Applying Illinois law, the United States District Court for the Northern District of Illinois has held that no coverage was available under an E&O policy for a lawsuit first made after the policy expired because it did not arise out of a notice of circumstances provided during the policy period. St. Paul Mercury Ins. Co. v. Hershare Fin. Corp., 2016 WL 3227311 (N.D. Ill. June 13, 2016).
During the policy period of a claims-made policy, the insured financial institution provided a notice of circumstances to its insurer. The notice of circumstances stated that, because the insured was subject to a consent decree and other regulatory controls, regulators, shareholders, or others might bring claims against the insured and were likely to allege “negligence, gross negligence, breach of fiduciary duty, and failure to act in good faith.” After the expiration of the policy period, a creditor filed suit against the insured for allegedly concealing financial problems when selling subordinated debentures and for later defaulting on those debentures. The bank sought coverage under the policy for that lawsuit based on its tender of the notice of circumstances during the policy period. The policy provided that “any Claims subsequently arising from such circumstances shall be considered to have been made during the Policy Year . . . in which such circumstances and other information was first given to the Insurer.” The insurer denied coverage for the lawsuit because it was not a claim first made during the policy period.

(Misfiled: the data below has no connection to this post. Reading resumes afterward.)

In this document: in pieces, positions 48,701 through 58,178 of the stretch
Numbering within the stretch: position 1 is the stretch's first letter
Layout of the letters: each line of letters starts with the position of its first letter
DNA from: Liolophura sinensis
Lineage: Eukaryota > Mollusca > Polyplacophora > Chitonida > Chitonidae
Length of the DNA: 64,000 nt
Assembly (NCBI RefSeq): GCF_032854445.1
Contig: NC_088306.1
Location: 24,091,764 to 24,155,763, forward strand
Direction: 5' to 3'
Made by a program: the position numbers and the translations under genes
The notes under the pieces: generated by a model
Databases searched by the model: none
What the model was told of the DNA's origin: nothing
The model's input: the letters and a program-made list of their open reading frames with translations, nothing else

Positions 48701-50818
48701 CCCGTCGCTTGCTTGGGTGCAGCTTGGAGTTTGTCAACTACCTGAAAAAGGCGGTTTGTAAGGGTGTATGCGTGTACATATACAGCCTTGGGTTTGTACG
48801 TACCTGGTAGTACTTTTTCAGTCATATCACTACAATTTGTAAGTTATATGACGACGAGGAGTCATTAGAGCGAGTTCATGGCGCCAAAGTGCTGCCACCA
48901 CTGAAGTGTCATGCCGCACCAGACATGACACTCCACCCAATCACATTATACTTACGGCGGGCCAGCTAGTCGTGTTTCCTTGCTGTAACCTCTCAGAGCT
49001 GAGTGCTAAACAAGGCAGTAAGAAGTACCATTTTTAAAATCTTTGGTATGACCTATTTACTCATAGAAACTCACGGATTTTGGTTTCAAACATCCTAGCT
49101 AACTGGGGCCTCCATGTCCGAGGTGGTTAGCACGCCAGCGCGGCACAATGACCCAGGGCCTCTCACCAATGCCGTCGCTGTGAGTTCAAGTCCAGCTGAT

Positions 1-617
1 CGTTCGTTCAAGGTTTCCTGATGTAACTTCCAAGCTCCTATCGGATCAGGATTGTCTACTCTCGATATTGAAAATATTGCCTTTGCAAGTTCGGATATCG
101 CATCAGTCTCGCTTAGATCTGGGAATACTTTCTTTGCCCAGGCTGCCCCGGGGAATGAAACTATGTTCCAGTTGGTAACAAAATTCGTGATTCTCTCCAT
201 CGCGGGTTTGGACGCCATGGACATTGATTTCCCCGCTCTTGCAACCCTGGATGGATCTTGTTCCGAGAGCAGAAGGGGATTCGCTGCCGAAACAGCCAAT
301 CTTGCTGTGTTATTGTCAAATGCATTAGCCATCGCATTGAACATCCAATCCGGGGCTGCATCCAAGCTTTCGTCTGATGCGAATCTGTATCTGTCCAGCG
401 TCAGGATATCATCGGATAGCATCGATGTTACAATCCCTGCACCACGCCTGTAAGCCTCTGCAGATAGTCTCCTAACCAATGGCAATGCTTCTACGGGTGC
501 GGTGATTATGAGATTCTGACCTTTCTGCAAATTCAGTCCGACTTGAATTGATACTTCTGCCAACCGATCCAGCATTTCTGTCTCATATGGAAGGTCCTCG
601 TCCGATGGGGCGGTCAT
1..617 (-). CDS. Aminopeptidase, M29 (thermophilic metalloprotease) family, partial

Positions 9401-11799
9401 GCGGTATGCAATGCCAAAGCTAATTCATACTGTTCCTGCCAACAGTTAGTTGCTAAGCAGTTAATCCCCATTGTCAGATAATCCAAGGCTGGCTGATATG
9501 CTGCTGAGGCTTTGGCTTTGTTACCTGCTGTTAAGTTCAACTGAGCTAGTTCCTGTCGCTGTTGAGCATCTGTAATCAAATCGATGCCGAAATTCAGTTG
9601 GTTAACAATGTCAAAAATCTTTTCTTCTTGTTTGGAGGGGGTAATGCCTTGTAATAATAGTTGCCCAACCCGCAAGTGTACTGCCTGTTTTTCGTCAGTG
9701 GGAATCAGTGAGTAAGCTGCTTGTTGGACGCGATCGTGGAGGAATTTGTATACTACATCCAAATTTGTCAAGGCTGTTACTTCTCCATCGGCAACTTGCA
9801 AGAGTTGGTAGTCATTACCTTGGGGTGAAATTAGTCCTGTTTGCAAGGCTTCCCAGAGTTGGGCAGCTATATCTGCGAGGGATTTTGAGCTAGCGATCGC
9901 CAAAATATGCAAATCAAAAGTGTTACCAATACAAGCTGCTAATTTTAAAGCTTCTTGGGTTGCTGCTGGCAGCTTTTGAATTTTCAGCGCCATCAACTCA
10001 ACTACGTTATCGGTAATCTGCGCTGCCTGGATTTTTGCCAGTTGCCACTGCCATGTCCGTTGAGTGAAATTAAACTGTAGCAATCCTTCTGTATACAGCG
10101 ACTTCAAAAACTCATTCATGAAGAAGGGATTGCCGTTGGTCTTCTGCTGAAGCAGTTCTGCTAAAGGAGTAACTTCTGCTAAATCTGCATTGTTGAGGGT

The court held that the lawsuit was not a claim first made during the policy period because it did not arise from the notice of circumstances provided by the insured during the policy period. The court reasoned that the lawsuit did not arise out of the notice because the notice did not describe a potential lawsuit by claimants such as creditors, did not mention the potential for misrepresentation and breach of contract causes of action, and did not describe the potential wrongful acts that were alleged in the lawsuit. The court rejected the argument that the insurer must provide coverage for “any claim brought by any party if that claim related to the bank’s financial instability.” It concluded that such a broad interpretation of the notice of circumstances provision would defeat the purposes of a claims-made policy, which include allowing an insurer to easily identify risks, know in advance its claims exposure, and compute premiums with greater certainty.